it went through a first generation

of being pidgin, and soon turned into a signing

equivalent of creole.

And it has some of the same grammatical structures.

Even when humans are defaulting into a new language that's

purely gestural, it shows some of these constraints

that you see with the creole languages.

Other features of this that come through,

apparently, there's like 24 different ways that you

can put together objects, and subjects, and rejects,

the participles, and whatever it is, grammatical structures.

This guy, Joseph Greenberg, linguist,

who was here at Stanford until a few years ago when

he died, apparently, incredible titan in the field,

he did some of this research.

There's 24 possible different ways

languages can do this object subject business,

and all across the earth, all across the 6000 languages

there, you only see 15 of them used.

And the vast majority of grammars on earth

only use four of them.

So the argument there winds up being this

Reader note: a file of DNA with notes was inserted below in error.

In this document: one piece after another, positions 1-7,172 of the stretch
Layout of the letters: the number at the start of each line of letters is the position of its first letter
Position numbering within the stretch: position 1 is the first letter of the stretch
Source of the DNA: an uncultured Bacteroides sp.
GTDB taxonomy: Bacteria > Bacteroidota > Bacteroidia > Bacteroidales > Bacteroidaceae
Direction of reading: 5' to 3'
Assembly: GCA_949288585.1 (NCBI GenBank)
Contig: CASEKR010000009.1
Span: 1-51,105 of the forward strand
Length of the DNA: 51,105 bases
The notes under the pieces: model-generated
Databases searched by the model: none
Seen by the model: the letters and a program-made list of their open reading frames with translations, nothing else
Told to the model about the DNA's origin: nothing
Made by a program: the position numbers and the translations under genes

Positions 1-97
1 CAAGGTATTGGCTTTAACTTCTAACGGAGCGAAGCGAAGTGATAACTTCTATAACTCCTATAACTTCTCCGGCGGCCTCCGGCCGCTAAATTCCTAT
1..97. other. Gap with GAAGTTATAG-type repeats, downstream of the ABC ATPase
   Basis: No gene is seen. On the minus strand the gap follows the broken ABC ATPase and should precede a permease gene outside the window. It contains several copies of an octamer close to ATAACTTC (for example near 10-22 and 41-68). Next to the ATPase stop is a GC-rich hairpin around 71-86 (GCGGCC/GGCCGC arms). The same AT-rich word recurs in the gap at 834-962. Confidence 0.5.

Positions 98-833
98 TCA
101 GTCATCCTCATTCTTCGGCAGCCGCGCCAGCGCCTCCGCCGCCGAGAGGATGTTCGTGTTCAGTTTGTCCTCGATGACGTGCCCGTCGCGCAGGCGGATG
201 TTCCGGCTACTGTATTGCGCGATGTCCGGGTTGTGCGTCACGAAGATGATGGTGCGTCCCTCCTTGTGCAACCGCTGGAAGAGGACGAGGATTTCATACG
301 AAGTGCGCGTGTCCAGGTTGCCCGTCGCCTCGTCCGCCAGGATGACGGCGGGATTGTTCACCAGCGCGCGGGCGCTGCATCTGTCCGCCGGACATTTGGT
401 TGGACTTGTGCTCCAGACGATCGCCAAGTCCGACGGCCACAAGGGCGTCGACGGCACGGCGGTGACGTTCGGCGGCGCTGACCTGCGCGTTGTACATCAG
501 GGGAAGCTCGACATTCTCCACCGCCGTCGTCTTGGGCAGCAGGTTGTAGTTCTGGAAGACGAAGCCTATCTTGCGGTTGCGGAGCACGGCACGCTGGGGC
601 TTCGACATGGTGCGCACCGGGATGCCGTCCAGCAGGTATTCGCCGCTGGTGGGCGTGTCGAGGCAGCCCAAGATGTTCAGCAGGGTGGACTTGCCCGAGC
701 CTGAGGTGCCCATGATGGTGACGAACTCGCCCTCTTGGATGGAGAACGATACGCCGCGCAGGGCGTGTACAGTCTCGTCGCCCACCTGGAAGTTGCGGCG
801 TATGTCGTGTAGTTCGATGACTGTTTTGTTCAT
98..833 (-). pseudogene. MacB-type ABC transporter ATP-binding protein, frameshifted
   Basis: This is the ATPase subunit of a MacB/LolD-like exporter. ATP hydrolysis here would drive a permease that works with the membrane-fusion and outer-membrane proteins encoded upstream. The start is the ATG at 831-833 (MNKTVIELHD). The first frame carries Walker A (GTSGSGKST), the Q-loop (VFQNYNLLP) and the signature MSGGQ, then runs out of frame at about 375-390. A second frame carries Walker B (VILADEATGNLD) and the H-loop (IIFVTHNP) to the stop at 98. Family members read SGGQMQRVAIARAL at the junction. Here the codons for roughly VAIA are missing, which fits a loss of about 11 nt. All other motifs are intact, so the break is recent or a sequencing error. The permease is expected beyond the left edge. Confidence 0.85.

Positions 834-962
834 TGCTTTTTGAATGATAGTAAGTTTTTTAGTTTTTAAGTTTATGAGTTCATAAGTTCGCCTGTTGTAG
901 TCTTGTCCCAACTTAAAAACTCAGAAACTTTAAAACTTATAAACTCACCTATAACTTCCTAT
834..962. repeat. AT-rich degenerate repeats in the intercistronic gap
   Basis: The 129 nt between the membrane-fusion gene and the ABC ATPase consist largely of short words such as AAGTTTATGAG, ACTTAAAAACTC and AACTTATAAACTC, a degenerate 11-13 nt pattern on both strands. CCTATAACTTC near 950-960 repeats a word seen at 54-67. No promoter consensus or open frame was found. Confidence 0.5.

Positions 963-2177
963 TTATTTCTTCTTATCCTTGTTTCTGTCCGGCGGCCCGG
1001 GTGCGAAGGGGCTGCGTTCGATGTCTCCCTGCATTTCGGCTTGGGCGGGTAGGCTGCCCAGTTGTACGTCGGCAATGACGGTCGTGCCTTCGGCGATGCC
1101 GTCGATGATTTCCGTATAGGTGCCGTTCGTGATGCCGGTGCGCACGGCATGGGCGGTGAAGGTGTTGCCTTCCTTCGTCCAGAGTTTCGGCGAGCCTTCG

is a pretty nonrandom skew.

Again, we're seeing some kind of prepared learning default

grammars, this very imprecise sense of there's

something genetic floating around here.

So that complementary to the whole world

instead of looking at things like FOXP2

and this mutations, the usual two very different approaches.

That whole pidgin to creole transition

is really, really interesting and it really has this feel

in the undercurrents of it that there is a basic human grammar

that floats around there, a notion

that Chomsky has pushed for a long, long time.

Jumping one box further back, ecological factors

and language.

I'm going to touch on that only briefly, but what you've got

is something similar to a theme we heard a couple of weeks ago,

which is possibly not something we heard a couple weeks ago

and we'll instead hear on Friday.